Sarah Riggs Amico has cleared the first election hurdle of her burgeoning political career and will now face off against a Republican for the office of Georgia Lieutenant Governor. She received 277,675 votes (55.28 percent) to 224,638 (44.72 percent) for her opponent, Triana Arnold James.
Amico, a Kennesaw resident who was profiled earlier this month by the Cobb County Courier, vastly outraised her Democratic primary opponent Triana Arnold James.
She’ll head to November’s general election to face the winner of a July GOP runoff between David Shafer and Geoff Duncan.
Amico counts herself among this year’s wave of first-time female political candidates and has identified healthcare and public education as her top priorities if elected.
“We ran a positive campaign focused on building a vision for Georgia that builds people up rather than tearing other people down,” said Amico. “We focused on the kinds of policies that families need to access the American dream: Quality public education for every child no matter their zip code and access to affordable, high-quality healthcare.”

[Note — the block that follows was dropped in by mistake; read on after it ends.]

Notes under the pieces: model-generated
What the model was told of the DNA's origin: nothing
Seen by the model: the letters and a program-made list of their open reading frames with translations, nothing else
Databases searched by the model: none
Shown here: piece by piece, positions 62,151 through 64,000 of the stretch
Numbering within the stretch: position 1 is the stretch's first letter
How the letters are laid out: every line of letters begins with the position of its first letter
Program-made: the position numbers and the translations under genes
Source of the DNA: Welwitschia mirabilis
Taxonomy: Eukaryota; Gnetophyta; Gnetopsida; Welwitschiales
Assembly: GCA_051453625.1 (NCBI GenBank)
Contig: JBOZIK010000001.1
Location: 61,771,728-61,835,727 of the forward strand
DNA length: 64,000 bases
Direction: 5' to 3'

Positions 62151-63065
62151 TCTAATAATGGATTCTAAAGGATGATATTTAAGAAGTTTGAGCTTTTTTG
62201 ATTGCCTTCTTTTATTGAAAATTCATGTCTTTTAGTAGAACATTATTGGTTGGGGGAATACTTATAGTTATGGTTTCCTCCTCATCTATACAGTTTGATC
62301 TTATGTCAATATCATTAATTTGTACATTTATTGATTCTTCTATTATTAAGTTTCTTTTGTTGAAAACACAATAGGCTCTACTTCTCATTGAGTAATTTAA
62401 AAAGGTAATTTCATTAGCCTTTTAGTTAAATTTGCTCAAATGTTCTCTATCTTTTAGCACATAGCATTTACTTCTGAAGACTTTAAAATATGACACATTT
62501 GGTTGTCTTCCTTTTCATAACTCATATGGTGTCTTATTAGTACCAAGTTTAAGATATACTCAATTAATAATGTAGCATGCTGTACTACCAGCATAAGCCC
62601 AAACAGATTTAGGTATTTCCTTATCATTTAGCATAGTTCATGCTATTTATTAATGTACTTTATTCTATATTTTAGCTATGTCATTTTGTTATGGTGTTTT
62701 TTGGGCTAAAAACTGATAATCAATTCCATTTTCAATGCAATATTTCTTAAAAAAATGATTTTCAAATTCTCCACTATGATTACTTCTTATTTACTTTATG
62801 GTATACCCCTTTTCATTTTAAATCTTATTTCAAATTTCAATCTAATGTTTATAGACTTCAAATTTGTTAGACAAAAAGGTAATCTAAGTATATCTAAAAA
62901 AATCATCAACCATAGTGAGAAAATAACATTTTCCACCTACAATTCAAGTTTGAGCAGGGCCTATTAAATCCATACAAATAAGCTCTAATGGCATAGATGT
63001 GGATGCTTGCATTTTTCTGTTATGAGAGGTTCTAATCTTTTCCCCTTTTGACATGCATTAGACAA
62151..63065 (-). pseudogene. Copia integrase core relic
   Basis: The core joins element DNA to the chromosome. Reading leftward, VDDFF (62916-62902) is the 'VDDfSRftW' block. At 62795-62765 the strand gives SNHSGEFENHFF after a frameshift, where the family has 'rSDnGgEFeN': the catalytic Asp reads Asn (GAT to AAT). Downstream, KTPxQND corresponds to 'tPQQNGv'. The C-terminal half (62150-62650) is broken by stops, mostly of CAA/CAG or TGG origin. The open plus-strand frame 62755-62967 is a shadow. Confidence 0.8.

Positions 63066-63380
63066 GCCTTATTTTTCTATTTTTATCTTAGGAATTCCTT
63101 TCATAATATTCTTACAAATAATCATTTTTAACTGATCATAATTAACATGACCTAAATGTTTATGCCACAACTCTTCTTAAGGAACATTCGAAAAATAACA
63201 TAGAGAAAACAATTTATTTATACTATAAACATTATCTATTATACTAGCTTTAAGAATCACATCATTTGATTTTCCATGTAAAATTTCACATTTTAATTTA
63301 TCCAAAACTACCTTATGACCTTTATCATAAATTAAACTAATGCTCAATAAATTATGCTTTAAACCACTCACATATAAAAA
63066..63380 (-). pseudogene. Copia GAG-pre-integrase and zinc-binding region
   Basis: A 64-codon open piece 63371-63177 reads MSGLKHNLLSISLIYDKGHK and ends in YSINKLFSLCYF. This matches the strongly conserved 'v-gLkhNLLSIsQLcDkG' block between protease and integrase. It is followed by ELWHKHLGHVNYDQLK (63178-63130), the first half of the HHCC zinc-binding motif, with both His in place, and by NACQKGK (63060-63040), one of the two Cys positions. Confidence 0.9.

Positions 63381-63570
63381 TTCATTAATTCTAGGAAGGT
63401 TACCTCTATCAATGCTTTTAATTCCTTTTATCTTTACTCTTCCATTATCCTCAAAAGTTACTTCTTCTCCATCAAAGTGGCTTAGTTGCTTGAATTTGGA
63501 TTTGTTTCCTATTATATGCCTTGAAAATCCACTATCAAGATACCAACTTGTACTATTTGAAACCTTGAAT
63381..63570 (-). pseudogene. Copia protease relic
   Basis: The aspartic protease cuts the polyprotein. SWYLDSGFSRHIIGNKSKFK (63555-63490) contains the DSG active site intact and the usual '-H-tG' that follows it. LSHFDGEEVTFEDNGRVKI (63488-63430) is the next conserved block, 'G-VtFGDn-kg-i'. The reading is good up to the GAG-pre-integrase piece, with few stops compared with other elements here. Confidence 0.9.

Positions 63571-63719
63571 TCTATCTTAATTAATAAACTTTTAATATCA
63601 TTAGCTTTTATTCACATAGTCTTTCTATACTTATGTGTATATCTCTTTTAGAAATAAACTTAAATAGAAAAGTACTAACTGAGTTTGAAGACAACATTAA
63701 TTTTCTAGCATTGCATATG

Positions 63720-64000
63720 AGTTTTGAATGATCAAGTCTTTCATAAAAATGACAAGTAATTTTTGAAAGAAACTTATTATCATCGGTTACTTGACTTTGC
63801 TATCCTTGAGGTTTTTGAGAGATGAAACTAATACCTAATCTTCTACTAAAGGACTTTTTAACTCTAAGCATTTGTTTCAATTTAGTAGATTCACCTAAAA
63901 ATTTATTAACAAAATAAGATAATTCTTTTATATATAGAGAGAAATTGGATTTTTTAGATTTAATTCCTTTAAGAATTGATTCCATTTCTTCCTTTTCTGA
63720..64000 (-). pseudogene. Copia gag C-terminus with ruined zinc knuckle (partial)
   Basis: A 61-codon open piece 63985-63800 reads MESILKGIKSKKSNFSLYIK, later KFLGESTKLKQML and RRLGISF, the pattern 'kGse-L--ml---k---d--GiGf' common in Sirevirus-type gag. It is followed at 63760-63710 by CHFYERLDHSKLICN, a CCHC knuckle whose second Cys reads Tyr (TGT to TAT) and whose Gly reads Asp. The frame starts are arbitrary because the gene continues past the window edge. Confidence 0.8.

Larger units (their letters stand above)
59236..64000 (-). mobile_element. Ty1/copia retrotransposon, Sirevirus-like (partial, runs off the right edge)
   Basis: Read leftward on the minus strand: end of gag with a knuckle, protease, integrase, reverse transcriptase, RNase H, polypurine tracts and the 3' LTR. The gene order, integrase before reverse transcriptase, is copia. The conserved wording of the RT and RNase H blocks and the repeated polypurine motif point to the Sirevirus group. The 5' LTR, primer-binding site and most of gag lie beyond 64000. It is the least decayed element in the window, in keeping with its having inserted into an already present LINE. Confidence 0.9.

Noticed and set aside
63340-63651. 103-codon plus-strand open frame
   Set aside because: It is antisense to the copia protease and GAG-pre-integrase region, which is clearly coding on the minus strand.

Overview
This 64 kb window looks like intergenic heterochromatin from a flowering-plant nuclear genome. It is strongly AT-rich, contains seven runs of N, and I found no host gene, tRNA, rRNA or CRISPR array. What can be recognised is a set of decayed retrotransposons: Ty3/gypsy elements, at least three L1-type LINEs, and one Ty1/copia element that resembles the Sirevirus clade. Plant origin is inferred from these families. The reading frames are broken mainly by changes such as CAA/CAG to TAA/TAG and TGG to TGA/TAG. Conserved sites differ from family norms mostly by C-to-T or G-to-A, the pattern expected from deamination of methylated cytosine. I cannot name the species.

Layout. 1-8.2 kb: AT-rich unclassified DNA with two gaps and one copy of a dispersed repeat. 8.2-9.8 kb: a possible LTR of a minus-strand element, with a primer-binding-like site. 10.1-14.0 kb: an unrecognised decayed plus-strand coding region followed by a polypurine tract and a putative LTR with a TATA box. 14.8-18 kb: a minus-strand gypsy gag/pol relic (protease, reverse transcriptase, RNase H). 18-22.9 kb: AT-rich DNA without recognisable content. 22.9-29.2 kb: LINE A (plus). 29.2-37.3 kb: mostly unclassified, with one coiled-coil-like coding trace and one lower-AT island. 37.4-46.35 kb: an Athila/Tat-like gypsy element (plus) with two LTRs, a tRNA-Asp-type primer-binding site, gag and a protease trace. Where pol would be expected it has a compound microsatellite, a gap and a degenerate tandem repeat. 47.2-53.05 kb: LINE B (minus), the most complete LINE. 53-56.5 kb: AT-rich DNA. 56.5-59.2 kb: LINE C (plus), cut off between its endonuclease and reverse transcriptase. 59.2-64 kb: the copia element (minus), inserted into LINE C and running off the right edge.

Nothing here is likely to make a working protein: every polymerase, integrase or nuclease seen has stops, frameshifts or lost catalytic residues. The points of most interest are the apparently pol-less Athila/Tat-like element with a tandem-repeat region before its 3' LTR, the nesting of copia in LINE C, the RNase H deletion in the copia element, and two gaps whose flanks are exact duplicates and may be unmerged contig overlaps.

It’ll be an uphill battle, however. No woman has ever held the office, and no Democrat has won any statewide office since 2006. But in a new political era, she hopes to defy the odds, and isn’t the only candidate in her party with historic goals in mind.
Joining Amico atop the statewide Democratic ticket is Stacey Abrams, who would become the first-ever black female governor in the United States if elected. Amico said she plans to work with Abrams over the next six month and bring a historic victory to Georgia.
“Abrams has been incredibly welcoming and I’m certainly excited about the ticket,” Amico said. “It’s a dynamic team. You’ll have a business person and an attorney, someone from the suburbs and someone who lives in the city. Somebody who is experienced in the state legislature and someone who is an experienced job creator.”
The general election will be held on Nov. 6.